Frank Black

Frank Black

Frank Black

Honeycomb

Back Porch

Call me crazy, but I’m a much bigger fan of Frank Black’s work outside the Pixies than inside. I think it’s because you never know what you’re going to get when Black steps outside the confines of his hugely influential post-punk band. From the experiments in Beatles-esque pop, new wave and surf rock on his earliest solo efforts to the roots-y, country-tinged Black Letter Days (one of two excellent 2002 releases), Black has proven to be a searcher on an intriguing musical journey.

Just before he reunited with his Pixies bandmates for a 2004 tour, Black went into a Nashville studio for four days of sessions that culminated in Honeycomb. He brought along a fairly astonishing group of musicians, including southern soul guitar legends Steve Cropper and Reggie Young and country soul man Buddy Miller. Their talents certainly help raise Black’s lesser songwriting efforts here, but his oddball sensibility also occasionally allows them to stretch in appealing ways.

Cropper’s expert guitar fills underscore the smooth groove of opener “Selkie Bride.” Black’s lyrics, which he says he began to make sense of after consultations with his therapist, are as usual from another universe entirely. “Human form she had/in Crescent City/She showed me her pity/Lucky me,” he intones. His lower register sounds great on tunes like “I Burn Today,” an easy going gallop with a nice touch of piano. “I knew a girl with sad blue eyes/But at the feast I lost my psychic prize,” he offers enigmatically. Co-written with Reid Paley, “Another Velvet Nightmare,” brings to mind Leonard Cohen, Tom Waits and Nick Cave. The title track, an oddball little ditty about a bumblebee, is another excellent showcase for Cropper’s improvisational abilities. And Black sings about his move from L.A. to Portland on “My Life Is In Storage.” One of the weaker efforts on the disc, it’s actually two songs grafted together, Beatles-style, which are nearly rescued by an expressive Reggie Young solo.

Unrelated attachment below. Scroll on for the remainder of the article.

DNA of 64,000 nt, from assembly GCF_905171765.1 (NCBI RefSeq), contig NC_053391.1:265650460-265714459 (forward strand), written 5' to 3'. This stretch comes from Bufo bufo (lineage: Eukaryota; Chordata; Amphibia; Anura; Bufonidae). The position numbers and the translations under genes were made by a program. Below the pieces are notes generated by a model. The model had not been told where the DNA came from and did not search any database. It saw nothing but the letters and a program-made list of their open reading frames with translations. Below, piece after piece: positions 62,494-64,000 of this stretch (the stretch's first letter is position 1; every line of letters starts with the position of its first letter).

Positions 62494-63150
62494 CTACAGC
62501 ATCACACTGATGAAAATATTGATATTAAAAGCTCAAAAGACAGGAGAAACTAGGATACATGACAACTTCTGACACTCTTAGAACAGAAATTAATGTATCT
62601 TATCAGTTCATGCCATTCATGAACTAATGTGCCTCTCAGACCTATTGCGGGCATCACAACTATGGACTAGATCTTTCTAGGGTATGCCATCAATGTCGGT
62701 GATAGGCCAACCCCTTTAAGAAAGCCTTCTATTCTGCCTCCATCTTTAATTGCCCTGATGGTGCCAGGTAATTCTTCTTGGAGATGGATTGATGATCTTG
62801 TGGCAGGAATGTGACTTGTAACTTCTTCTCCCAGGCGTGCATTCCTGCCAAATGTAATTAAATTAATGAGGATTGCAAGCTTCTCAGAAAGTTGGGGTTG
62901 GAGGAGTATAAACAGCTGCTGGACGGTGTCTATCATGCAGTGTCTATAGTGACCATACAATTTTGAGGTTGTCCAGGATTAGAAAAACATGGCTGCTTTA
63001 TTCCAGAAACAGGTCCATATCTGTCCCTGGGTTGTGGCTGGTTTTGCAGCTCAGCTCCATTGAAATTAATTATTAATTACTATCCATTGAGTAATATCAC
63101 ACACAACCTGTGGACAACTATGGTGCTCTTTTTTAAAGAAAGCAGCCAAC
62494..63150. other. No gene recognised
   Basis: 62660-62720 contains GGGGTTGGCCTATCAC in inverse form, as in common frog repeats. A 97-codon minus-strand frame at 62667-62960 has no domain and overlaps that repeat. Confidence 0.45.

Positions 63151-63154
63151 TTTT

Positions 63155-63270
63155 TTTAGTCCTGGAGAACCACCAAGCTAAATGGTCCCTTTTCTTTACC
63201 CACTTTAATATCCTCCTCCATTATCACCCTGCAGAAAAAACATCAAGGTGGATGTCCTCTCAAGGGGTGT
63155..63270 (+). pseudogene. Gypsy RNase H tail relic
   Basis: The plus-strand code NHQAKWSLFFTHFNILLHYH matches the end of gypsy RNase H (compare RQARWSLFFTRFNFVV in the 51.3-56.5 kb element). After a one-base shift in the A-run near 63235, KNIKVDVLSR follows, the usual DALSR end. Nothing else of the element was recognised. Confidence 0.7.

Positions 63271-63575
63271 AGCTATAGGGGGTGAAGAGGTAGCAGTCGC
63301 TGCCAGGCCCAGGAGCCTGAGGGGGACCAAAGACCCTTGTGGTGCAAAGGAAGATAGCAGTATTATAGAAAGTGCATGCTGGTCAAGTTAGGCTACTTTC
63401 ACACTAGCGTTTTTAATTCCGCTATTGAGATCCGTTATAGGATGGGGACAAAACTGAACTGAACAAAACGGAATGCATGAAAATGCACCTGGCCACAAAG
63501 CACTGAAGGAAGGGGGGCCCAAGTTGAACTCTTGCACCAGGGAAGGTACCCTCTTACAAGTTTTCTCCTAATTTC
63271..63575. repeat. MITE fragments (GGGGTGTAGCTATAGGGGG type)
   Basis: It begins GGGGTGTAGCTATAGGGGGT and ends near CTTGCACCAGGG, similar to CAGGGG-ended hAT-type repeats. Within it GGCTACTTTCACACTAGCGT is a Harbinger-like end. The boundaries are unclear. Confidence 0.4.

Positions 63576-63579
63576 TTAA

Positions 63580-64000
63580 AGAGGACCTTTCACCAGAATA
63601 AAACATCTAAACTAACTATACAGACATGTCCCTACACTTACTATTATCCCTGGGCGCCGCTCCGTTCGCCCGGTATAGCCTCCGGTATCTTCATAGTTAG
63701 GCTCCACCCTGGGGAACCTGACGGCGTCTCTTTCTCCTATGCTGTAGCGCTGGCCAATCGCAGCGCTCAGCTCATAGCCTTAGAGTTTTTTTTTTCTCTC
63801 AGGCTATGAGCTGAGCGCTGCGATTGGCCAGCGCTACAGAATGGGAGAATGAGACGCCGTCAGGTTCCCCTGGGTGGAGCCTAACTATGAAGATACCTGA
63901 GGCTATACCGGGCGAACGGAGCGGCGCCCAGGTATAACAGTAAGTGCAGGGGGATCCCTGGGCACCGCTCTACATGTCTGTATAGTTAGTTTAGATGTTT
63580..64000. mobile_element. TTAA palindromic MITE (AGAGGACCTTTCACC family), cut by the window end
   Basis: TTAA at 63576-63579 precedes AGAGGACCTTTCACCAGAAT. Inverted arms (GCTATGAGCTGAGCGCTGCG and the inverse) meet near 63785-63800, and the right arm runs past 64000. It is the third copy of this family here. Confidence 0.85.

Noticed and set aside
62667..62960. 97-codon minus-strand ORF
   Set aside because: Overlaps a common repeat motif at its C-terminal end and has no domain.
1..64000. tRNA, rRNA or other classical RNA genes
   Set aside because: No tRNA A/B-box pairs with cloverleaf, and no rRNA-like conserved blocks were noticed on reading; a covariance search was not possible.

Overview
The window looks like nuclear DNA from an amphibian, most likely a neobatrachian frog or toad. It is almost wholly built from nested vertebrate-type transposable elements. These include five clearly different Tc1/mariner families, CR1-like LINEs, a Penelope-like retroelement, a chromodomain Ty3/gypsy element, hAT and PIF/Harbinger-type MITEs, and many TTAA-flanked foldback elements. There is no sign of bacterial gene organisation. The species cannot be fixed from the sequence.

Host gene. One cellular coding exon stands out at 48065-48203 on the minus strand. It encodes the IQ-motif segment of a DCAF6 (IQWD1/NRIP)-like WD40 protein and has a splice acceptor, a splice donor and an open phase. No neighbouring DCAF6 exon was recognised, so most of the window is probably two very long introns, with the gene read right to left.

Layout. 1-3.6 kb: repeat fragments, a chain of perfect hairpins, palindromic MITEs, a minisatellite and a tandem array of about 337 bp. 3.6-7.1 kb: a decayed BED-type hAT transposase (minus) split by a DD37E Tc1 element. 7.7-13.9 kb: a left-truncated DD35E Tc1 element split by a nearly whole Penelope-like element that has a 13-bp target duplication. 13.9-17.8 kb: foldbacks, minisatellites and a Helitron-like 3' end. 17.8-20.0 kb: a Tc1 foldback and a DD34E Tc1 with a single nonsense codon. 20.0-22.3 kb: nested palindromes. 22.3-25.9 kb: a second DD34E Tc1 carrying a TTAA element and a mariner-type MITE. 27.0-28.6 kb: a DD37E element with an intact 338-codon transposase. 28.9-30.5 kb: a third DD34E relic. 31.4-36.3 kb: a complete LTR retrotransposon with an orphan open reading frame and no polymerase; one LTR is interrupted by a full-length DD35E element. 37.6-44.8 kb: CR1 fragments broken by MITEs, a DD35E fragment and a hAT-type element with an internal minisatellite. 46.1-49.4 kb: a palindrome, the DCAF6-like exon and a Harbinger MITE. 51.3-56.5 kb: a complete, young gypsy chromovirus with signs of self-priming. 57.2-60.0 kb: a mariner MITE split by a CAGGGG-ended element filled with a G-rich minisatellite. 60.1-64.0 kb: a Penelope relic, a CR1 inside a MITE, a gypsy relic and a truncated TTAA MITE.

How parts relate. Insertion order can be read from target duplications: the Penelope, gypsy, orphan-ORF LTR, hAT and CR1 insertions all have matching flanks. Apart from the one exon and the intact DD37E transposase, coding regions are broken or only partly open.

One of Black’s most straightforward lyrical offerings also proves to be one of the most peculiar songs here. “Strange Goodbye” is a surprisingly jaunty and optimistic tune sung as a duet with his then soon-to-be ex-wife. “It’s a pain to be sure/We were aiming so high/It’s so strange to be saying goodbye/It’s a pain to be sure/We sure gave it a try/It’s so strange to be saying goodbye,” goes the cheerful chorus. Talk about parting on good terms.

There is also a trio of intriguing covers here, including the much-covered “Dark End of the Street,” a tune co-written by Dan Penn, who owns the studio where Honeycomb was recorded. Black’s fragile, soulful tenor doesn’t quite have the emotional impact of Gram Parsons or some of the others who have recorded previous versions, but Young’s guitar work makes it all worth it. Black and company also offer takes on “Song of the Shrimp,” from the Elvis movie Girls Girls Girls (also performed by Townes Van Zandt), and Doug Sahm’s “Sunday Sunny Mill Valley Groove Day.” Non-essential but pleasant nonetheless.

It may have been the Pixies reunion tour that caused all the commotion –and for those who missed it, there’s a DVD documenting that excursion — but fans of Black’s work shouldn’t overlook Honeycomb. It shows the one of a kind talent still on a fascinating journey and getting some able assistance from some of his musical heroes.

Frank Black: www.frankblack.net • Back Porch: www.backporchrecords.com

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